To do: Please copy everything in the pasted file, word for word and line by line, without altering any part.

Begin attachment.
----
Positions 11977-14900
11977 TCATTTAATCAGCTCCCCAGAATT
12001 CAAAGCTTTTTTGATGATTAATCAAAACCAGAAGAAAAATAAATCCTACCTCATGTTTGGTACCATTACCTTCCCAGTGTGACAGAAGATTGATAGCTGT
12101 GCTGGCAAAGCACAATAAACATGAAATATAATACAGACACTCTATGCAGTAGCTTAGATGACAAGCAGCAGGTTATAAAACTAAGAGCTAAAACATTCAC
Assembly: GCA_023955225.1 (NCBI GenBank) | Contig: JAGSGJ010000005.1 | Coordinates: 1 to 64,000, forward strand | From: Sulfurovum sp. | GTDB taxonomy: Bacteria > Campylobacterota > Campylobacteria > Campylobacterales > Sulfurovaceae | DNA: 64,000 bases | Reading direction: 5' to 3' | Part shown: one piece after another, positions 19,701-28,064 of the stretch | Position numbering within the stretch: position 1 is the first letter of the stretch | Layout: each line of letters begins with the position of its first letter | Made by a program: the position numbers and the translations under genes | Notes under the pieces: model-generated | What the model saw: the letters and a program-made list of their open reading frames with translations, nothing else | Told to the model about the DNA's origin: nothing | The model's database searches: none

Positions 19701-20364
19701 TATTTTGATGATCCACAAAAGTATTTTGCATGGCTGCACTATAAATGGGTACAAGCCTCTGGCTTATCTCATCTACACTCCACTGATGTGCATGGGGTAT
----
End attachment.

Positions 11977-14900
11977 TCATTTAATCAGCTCCCCAGAATT
12001 CAAAGCTTTTTTGATGATTAATCAAAACCAGAAGAAAAATAAATCCTACCTCATGTTTGGTACCATTACCTTCCCAGTGTGACAGAAGATTGATAGCTGT
12101 GCTGGCAAAGCACAATAAACATGAAATATAATACAGACACTCTATGCAGTAGCTTAGATGACAAGCAGCAGGTTATAAAACTAAGAGCTAAAACATTCAC
Assembly: GCA_023955225.1 (NCBI GenBank) | Contig: JAGSGJ010000005.1 | Coordinates: 1 to 64,000, forward strand | From: Sulfurovum sp. | GTDB taxonomy: Bacteria > Campylobacterota > Campylobacteria > Campylobacterales > Sulfurovaceae | DNA: 64,000 bases | Reading direction: 5' to 3' | Part shown: one piece after another, positions 19,701-28,064 of the stretch | Position numbering within the stretch: position 1 is the first letter of the stretch | Layout: each line of letters begins with the position of its first letter | Made by a program: the position numbers and the translations under genes | Notes under the pieces: model-generated | What the model saw: the letters and a program-made list of their open reading frames with translations, nothing else | Told to the model about the DNA's origin: nothing | The model's database searches: none

Positions 19701-20364
19701 TATTTTGATGATCCACAAAAGTATTTTGCATGGCTGCACTATAAATGGGTACAAGCCTCTGGCTTATCTCATCTACACTCCACTGATGTGCATGGGGTAT